- In the course of their jobs, they will come across systems they’ve never seen before, so they need to have strong reverse engineering skills.
- At scale, there will be anomalies that are hard to detect, so they’ll need the ability to think statistically, rather than procedurally, to uncloak problems.
- When standard operating procedures break down, they’ll need to be able to improvise fully.
Let’s examine these attributes further, so that we can understand how to equip our SREs for these skills and behaviors.
Reverse Engineers: Figuring Out How Things Work
Engineers are curious about how systems they’ve never seen before work—or, more likely, how the current versions of systems they used to know quite well work. By having a baseline understanding of how systems work at your company, along with a willingness to dig deep into the debugging tools, RPC boundaries, and logs of your binaries to unearth their flows, SREs will become more efficient at homing in on unexpected problems in unexpected system architectures. Teach your SREs about the diagnostic and debugging surfaces of your applications and have them practice drawing inferences from the information these surfaces reveal, so that such behavior becomes reflexive when dealing with future outages.
Statistical and Comparative Thinkers: Stewards of the Scientific Method Under Pressure
You can think of an SRE’s approach to incident response for large-scale systems as navigating through a massive decision tree unfolding in front of them. In the limited time window afforded by the demands of incident response, the SRE can take a few actions out of hundreds with the goal of mitigating the outage, either in the short term or the long term. Because time is often of the utmost importance, the SRE has to effectively and efficiently prune this decision tree. The ability to do so is partially gained through experience, which only comes with time and exposure to a breadth of production systems. This experience must be paired with careful construction of hypotheses that, when proven or disproven, even further narrow down that decision space. Put another way, tracking down system breakages is often akin to playing a game of "which of these things is not like the other?" where "things" might entail kernel version, CPU architecture, binary version(s) in your stack, regional traffic mix, or a hundred other factors. Architecturally, it’s the team’s responsibility to ensure all of these factors can be controlled for and individually analyzed and compared. However, we should also train our newest SREs to become good analysts and comparators from their earliest moments on the job.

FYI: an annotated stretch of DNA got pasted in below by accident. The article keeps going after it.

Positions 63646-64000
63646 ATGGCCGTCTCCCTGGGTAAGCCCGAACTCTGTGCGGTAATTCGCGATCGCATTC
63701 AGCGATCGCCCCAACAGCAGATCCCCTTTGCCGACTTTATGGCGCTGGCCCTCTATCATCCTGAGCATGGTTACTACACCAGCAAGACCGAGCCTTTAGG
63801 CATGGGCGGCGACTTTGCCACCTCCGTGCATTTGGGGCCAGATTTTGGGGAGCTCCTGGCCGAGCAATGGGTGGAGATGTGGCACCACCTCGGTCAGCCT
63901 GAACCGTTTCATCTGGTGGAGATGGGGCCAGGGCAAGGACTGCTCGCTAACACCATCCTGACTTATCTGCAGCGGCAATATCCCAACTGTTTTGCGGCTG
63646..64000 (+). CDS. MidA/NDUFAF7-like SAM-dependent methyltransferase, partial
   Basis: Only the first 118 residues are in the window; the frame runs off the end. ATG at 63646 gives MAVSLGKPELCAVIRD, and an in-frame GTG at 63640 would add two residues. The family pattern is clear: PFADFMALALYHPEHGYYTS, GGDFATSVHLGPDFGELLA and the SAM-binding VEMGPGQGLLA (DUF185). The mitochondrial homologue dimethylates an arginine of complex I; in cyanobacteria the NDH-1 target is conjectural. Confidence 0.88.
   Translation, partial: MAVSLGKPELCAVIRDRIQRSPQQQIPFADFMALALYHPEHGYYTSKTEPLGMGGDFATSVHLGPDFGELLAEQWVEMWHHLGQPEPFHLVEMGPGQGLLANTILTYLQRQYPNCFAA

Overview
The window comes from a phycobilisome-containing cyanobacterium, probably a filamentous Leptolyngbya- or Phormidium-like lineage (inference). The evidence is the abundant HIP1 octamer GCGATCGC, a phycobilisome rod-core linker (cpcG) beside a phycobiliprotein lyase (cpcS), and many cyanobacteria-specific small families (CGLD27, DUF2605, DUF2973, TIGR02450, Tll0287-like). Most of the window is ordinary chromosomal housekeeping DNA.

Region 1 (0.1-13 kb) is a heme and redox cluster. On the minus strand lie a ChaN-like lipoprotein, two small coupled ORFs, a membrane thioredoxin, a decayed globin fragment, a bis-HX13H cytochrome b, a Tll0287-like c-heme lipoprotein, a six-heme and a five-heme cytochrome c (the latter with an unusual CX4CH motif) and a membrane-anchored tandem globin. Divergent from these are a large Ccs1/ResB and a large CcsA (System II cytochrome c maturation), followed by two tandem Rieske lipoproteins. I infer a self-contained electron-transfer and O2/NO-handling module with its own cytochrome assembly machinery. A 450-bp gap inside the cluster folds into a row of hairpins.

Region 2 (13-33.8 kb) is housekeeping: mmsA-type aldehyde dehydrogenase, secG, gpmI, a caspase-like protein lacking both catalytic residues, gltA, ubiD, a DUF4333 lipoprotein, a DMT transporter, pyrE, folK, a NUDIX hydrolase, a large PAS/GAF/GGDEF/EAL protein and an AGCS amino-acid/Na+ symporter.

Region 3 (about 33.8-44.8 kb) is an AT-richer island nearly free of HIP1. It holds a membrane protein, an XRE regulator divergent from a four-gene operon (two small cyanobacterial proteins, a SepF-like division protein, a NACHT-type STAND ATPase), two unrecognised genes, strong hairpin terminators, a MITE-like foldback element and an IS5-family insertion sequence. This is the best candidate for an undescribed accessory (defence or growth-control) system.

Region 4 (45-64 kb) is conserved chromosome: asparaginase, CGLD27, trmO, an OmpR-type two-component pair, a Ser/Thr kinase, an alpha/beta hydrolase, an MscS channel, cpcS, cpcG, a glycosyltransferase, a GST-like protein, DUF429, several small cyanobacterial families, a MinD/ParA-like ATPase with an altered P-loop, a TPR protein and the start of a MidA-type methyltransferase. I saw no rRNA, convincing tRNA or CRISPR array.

Improv Artists: When the Unexpected Happens
You try out a fix for the breakage, but it doesn’t work. The developer(s) behind the failing system are nowhere to be found. What do you do now? You improvise! Learning multiple tools that can solve parts of your problem allows you to practice defense in depth in your own problem-solving behaviors. Being too procedural in the face of an outage, thus forgetting your analytical skills, can be the difference between getting stuck and finding the root cause. A case of bogged-down troubleshooting can be further compounded when an SRE brings too many untested assumptions about the cause of an outage into their decision making. Demonstrating that there are many analytical traps that SREs can fall into, which require "zooming out" and taking a different approach to resolution, is a valuable lesson for SREs to learn early on.
Given these three aspirational attributes of high-performing SREs, what courses and experiences can we provide new SREs in order to send them along a path in the right direction? You need to come up with your own course content that embodies these attributes, in addition to the other attributes specific to your SRE culture. Let’s consider one class that we believe hits all of the aforementioned points.
Tying This Together: Reverse Engineering a Production Service
When it came time to learn [part of the Google Maps stack], [a new SRE] asked if, rather than passively having someone explain the service, she could do this herself—learning everything via reverse engineering class techniques, and having the rest of us correct her/fill in the blanks for whatever she missed or got wrong. The result? Well, it was probably more correct and useful than it would have been if I’d given the talk, and I’ve been on-call for this for over 5 years!
One popular class we offer at Google is called "Reverse Engineering a Production Service (without help from its owners)." The problem scenario presented appears simple at first. The entire Google News Team—SRE, Software Engineers, Product Management, and so forth—has gone on a company trip: a cruise of the Bermuda Triangle. We haven’t heard from the team for 30 days, so our students are the newly appointed Google News SRE Team. They need to figure out how the serving stack works from end-to-end in order to commandeer it and keep it running.